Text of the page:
The Face-Off Classic is dynamiting your lacrosse universe on Saturday at M&T Bank Stadium in Baltimore, Maryland. Six teams are set to square off in a triple-header starting at 11:00 A.M. Get your brain full of all kinds of delicious information with College Crosse's profiles of each of the festivals' participants.
The first game of the Face-Off Classic is going to be an adventure in curiosity: Princeton, only three games into its season and still trying to remove the taste of vomit from its mouth due to its 2011 campaign, will play North Carolina, a team that entered 2012 with high expectations but has been experiencing vapor lock in its combustion engine since its game against Navy two weeks ago. This match-up has the early feel of some tenuous groping, eventually some action, and, hopefully, a satisfying ending.
If it doesn't, at least you can get some chores done in the morning and not miss much.
Anyway, here's the heat on Princeton.
PRINCETON TIGERS (IVY LEAGUE)
It's a little early to be pushing some tempo-free stuff in a profile, especially for Princeton as the Tigers have only played three games. However, there are some things that the profile highlights -- and as I already made the table below -- it'll serve as the foundation for whatever rickety shack I build.
|Raw Off. Efficiency
|Opp. Clear %
|Raw Def. Efficiency
|Off. Poss./60 min.
|Def. Poss./60 min.
|Opp. Sht. %.
|Opp. Effective Sht. %
|Def. Assist Rate
|Effective Sht. %
|Man-Down Conversion %
|EMO per Off. Poss.
|EMO Conversion %
|C/T per Def. Poss.
|Opp. Saves/Off. Poss.
Three pieces of incredibly important information from my brain to your eyes via your Internet computing machine:
- Princeton has been doing a pretty good job at the dot this season, mostly due to Bobby Lucas and Peter Smyth winning draws at a 59.4 and 50.0 percent clip, respectively. This is going to be a big key for the Tigers on Saturday as North Carolina will roll out R.G. Keenan who is only winning 70.5 percent of his attempts. (Holy mother of God.) As Princeton hasn't exactly dominated possession percentage this season -- they're at about an even rate to their opponents -- and given the Tigers' desire to limit the amount of possessions that North Carolina's Death Squad of Death is able to control the ball and commit murder, Lucas and Smyth are going to have to have a big day with their clamps and pick-and-pops.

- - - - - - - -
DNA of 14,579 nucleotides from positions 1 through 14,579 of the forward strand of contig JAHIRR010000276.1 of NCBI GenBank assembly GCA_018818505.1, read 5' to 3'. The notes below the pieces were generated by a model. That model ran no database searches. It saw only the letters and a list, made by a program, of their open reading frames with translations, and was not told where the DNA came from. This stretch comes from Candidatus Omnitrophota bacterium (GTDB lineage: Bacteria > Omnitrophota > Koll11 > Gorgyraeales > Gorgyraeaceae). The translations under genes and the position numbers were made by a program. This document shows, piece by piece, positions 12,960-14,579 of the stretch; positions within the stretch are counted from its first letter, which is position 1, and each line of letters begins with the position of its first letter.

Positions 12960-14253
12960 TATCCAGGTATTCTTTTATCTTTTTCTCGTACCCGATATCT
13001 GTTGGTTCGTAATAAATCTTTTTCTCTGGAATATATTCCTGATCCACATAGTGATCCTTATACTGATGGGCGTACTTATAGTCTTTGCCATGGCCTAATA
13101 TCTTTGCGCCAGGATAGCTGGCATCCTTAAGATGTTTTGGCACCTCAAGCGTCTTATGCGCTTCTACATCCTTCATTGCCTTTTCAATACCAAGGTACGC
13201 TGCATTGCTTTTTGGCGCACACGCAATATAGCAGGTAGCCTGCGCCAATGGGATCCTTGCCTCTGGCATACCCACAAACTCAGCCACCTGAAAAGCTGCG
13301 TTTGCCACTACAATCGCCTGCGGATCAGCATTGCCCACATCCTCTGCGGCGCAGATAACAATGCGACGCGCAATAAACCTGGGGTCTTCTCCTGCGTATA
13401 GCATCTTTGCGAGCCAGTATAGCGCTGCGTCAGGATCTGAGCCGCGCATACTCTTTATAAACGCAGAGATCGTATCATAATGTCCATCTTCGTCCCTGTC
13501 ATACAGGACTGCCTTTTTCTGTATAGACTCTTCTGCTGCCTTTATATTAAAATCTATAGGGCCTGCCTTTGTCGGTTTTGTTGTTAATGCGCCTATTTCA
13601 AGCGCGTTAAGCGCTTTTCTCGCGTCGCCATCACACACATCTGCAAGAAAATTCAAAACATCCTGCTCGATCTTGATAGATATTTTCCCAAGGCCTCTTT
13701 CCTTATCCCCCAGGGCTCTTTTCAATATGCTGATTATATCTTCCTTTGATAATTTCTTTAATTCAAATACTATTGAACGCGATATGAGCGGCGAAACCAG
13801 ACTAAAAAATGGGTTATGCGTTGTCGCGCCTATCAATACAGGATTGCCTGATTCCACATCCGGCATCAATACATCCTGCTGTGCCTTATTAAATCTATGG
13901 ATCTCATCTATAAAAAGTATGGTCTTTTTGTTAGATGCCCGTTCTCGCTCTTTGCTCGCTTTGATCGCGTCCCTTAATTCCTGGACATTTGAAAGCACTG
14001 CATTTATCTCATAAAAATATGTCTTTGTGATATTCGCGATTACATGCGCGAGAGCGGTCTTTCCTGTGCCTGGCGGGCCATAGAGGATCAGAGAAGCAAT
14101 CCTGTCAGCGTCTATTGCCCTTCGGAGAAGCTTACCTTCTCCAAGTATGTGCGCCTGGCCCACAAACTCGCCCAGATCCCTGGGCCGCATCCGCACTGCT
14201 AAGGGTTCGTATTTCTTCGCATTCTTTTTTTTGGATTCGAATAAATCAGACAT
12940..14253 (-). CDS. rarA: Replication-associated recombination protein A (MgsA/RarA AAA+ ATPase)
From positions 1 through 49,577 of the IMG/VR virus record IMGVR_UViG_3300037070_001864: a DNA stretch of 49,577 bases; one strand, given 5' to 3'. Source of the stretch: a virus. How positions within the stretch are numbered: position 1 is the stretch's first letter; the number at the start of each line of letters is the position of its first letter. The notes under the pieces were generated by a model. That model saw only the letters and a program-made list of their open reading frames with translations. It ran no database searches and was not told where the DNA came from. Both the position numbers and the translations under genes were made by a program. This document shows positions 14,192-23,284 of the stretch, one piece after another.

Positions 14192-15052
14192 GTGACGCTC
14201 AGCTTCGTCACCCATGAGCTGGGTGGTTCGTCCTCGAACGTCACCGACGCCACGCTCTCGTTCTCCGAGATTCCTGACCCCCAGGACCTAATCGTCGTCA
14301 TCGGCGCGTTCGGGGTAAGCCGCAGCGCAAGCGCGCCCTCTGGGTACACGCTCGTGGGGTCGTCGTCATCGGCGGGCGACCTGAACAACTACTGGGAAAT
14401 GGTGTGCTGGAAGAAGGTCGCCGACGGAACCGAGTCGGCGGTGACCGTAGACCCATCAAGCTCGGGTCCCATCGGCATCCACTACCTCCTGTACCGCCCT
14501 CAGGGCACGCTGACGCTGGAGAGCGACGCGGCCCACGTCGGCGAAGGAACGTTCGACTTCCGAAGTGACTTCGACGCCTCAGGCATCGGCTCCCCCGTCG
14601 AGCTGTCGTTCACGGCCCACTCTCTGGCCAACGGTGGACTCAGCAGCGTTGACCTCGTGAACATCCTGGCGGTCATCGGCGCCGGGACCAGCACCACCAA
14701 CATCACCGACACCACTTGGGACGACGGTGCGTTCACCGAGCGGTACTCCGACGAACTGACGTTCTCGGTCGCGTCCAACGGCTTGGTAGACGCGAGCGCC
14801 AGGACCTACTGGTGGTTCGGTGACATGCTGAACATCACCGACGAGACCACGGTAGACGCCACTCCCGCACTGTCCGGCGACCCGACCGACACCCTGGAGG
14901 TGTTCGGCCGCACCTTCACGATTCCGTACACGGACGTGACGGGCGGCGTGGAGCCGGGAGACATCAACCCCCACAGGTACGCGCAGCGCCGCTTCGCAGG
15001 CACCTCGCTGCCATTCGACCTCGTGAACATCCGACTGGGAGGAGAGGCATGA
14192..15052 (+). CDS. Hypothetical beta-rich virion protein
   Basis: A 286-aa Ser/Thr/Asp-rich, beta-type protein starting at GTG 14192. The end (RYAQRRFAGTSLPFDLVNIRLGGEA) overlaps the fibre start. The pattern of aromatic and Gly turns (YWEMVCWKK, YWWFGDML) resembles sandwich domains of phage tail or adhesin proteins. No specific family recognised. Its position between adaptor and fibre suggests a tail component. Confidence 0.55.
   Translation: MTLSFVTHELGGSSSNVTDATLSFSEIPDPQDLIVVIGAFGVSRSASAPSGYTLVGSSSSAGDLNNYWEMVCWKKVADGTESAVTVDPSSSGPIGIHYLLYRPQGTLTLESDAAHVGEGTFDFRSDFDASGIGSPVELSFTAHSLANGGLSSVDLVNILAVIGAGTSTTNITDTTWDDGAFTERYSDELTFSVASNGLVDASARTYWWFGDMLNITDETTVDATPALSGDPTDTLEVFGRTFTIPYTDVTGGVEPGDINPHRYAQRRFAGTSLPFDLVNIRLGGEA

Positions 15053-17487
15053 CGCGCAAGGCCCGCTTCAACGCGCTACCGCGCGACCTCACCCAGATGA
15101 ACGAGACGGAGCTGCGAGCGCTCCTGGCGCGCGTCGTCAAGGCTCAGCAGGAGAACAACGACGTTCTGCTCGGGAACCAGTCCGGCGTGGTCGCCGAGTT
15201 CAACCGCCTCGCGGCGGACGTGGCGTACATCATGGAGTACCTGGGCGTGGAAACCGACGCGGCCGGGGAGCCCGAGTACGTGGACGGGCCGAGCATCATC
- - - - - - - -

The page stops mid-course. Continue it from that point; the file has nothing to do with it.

- I'm not going to be blowing your mind when I tell you that Chris Bates doesn't want Princeton to play fast in an up-and-down extravaganza of functional wind sprints. (If I am blowing your mind with that statement, you need to stop watching Desperate Housewives and start watching actual college lacrosse.) The Tigers are playing at about 64 possessions in a 60-minute game -- which is actually frighteningly quick for Princeton compared to prior years -- but there's no way that Bates wants to get in a 70-possession game that suits Carolina's style. The easiest way to do this is to value the bean and avoid turnovers, which Princeton has done a pretty good job at in its first three outings; the other way to control this is by excelling in the pace factors -- clearing successfully (which Princeton has done well) and dominating the draw. Optimizing those offensive possession opportunities should allow Bates to push down total possessions and let Tom Schreiber and Jeff Froccaro do what the do -- make life a living hell for defensive players in long defensive possessions.
- North Carolina has done a pretty fair job at limiting the number of shots it yields per defensive possession this year, even if its overall defensive efficiency is right around the national average. At less than a shot per defensive possession (0.93), the Princeton offense is going to have to make its attempts count against Steven Rastivo and the rest of the Tar Heel defense. The problem, of course, is that Princeton isn't exactly using a pen knife in its goal scoring surgery. (Look at those shooting percentages. Meh, right?) Luckily, North Carolina has been abysmal at keeping its head on a swivel on the defensive end: the Tar Heels' defensive assist rate (assists allowed per 100 possessions) is among the worst in the country. Contrastingly, Princeton's offensive assist rate is among the best in the country. If the Tigers can move the ball to positions conducive to scoring, North Carolina may not be prepared for it and Princeton's shooting percentage -- magically! -- should rise. This is probably the biggest key in the game, and not just because I wrote it on the Internet.
For more on Princeton's opponent -- North Carolina -- check out the Tar Heels' profile here.